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October 12, 2012
As we approach Saturday's road MAC opener with Ball State, BroncoBlitz.com takes a look at five factors that will decide which way the game goes.
1. Who will catch the ball?
Western Michigan is getting extremely low on pass catchers. Jaime Wilson is still going to get his catches and Josh Schaffer is as strong as ever, but beyond that is a lot of question marks.
It looks as though Kendrick Roberts will get a lot of snaps, but his effectiveness is in question with his hand injury. Eric Monette is still banged up, and Justin Collins will miss Saturday's game entirely.
The tight ends are in slightly better shape as all four look to play Saturday, but Matt Cutler and Gabe Hughes are less than 100% leaving Blake Hammond to take on an increased role.
Expect a similar gameplan to what the Broncos brought against UMass. Short passes out of the backfield with the occasional look deep for Wilson or Schaffer should be the norm along with a continuation of the increased role for the running game.
2. How effective will the new offense be?
Building on our last key, it'll be critical this week for Tyler Van Tubbergen and the backs to have a similar amount of effectiveness as they saw last week.
Ball State provides another opportunity for success, as they haven't effectively stopped the run or the pass in the early going this year. More in question is whether they'll be able to adjust after seeing game film from UMass. The Bronco attack was not quite as explosive downfield, though it may not be any easier to stop with the newfound balance.
Looking at the Ball State defense that gives up nearly 200 yards per game on the ground, that may be an even bigger focal point for the Broncos tomorrow with a healthy backfield.
3. Can the defense get its swagger back?
Western Michigan's defense had a solid game, certainly, against UMass. Now comes a much bigger fish to fry, as the Cardinals come in averaging 492 yards per game with continued success through both the aerial and ground games.
The good news for the Bronco defense is that BSU quarterback Keith Wenning is not much of a running threat. This reduces the likelihood that WMU will see a lot of read option this week, a play that they're improved against but still not where they need to be.
Nonetheless, this game will provide a stiff test as the Broncos look to have their hands full with Jahwan Edwards and Horactio Banks out of the backfield (886 combined yards) and Wenning throwing to Willie Snead (104 yards per game, 5 TD).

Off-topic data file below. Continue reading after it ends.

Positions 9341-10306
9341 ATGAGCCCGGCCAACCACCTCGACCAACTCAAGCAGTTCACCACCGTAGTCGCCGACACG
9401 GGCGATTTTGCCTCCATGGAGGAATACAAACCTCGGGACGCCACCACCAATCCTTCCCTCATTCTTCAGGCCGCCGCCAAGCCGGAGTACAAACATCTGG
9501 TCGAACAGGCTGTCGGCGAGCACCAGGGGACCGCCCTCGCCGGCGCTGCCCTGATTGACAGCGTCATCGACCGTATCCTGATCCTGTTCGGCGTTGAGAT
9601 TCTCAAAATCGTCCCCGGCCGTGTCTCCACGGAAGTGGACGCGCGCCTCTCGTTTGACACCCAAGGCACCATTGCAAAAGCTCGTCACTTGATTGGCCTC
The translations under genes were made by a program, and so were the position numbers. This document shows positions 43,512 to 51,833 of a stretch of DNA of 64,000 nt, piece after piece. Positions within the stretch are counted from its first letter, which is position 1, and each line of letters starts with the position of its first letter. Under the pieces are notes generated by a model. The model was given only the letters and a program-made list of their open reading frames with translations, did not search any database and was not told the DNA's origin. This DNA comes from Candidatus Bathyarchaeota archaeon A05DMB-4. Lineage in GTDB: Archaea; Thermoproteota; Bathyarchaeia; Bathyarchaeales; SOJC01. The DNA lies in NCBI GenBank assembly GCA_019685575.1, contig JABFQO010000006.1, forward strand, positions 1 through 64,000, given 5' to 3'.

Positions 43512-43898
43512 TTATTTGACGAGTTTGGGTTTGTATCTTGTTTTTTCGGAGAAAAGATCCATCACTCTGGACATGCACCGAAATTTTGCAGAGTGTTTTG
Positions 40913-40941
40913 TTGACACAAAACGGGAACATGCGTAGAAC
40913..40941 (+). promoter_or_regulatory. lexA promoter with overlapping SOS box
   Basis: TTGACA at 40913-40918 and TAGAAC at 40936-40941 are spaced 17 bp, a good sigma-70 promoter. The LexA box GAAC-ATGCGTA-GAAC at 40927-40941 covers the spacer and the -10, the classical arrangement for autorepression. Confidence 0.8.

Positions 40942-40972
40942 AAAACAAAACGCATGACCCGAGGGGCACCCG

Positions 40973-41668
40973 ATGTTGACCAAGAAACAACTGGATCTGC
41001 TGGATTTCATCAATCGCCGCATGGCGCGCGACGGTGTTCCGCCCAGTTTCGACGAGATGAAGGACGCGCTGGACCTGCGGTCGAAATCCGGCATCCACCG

Teams like Ball State simply provide a challenge that's hard to plan for. The Broncos may come out in their usual sets that are designed primarily to stop the run, and they'll be relying on the corners to have a great game. It's a tough matchup, but the defense needs to get back to where they were earlier in the year.
4. What role will special teams play?
While the Broncos have seen improvement in leaps and bounds in the kicking and punting games, Ball State comes in with a well-oiled special teams machine. Kicker Steven Schott has hit the most field goals in the MAC with 14, including two over 50 yards, while Scott Kovanda is one of the more consistent punters in the league.
Andrew Haldeman can't be expected to be Schott, but the Broncos need a solid game from him and J. Schroeder. They may also be able to derive an advantage in the return game, where Ball State's Jamill Smith has been solid but unspectacular.
In what's expected to be a close game, though, there's an advantage for the Cardinals with Schott's ability to make long and even game winning kicks, as he did at Indiana.
5. Could Paul Hazel's return help neutralize Wenning and the BSU passing game?
Paul Hazel missed the UMass game with an ankle injury, but he wasn't really needed in a 52-14 laugher. Against Ball State, putting pressure on Keith Wenning (who has only taken three sacks all year) will be key to throwing off the Cardinals' rhythm.
We may still see a lot of platooning, as Hazel may not play on a lot of likely running downs, but if he can do what the rest of the BSU opponents haven't, Wenning could finally be uncomfortable in a game. So far, he's had it too easy.
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